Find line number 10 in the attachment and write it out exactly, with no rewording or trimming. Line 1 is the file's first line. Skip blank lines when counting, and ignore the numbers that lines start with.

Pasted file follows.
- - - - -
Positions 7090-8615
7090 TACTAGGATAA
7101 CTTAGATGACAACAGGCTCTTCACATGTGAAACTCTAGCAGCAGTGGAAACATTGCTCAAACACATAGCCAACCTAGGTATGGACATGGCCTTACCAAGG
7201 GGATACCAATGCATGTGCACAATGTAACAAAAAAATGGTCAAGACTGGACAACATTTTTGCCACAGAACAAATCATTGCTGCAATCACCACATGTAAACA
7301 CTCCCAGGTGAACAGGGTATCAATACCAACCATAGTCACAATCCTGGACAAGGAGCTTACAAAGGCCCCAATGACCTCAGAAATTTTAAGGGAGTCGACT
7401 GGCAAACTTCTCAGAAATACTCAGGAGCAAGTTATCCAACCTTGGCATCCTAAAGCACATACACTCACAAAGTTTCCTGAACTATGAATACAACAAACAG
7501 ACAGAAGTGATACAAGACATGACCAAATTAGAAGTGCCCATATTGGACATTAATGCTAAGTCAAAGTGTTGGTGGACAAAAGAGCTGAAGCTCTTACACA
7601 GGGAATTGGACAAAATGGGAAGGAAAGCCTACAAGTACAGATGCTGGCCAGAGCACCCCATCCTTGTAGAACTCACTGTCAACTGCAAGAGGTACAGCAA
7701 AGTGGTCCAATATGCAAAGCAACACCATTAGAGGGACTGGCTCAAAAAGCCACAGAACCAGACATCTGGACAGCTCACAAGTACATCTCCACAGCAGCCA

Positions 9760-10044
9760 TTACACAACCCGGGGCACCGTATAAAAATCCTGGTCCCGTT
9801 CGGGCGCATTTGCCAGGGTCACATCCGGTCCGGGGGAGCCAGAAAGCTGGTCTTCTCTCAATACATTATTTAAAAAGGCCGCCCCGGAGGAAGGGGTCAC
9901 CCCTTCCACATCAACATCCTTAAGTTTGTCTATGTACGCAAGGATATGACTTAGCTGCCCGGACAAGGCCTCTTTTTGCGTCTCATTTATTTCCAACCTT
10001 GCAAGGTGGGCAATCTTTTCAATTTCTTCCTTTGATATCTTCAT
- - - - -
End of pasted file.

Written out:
Positions 9760-10044